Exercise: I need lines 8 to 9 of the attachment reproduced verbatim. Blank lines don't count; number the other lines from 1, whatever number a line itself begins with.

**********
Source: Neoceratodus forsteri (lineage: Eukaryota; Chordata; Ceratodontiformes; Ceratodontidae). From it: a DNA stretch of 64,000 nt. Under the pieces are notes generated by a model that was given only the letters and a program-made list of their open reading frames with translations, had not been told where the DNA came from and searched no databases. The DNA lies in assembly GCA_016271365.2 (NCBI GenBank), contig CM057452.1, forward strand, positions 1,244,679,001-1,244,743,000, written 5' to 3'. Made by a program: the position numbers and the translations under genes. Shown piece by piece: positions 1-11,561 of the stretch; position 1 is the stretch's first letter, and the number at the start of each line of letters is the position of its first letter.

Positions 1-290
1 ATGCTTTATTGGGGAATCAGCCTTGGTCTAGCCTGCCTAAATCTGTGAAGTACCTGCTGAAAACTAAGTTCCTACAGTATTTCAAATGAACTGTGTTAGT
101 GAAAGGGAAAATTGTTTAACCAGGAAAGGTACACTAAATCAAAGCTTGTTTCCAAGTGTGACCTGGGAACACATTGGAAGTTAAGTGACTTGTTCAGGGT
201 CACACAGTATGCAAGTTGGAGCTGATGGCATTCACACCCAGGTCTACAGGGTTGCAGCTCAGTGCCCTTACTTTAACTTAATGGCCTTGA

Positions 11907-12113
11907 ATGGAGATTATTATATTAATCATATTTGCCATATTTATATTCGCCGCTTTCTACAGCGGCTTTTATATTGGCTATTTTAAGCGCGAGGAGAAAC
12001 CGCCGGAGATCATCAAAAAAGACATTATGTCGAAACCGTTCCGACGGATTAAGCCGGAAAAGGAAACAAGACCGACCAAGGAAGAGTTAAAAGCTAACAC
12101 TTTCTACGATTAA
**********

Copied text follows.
12001 CGCCGGAGATCATCAAAAAAGACATTATGTCGAAACCGTTCCGACGGATTAAGCCGGAAAAGGAAACAAGACCGACCAAGGAAGAGTTAAAAGCTAACAC
12101 TTTCTACGATTAA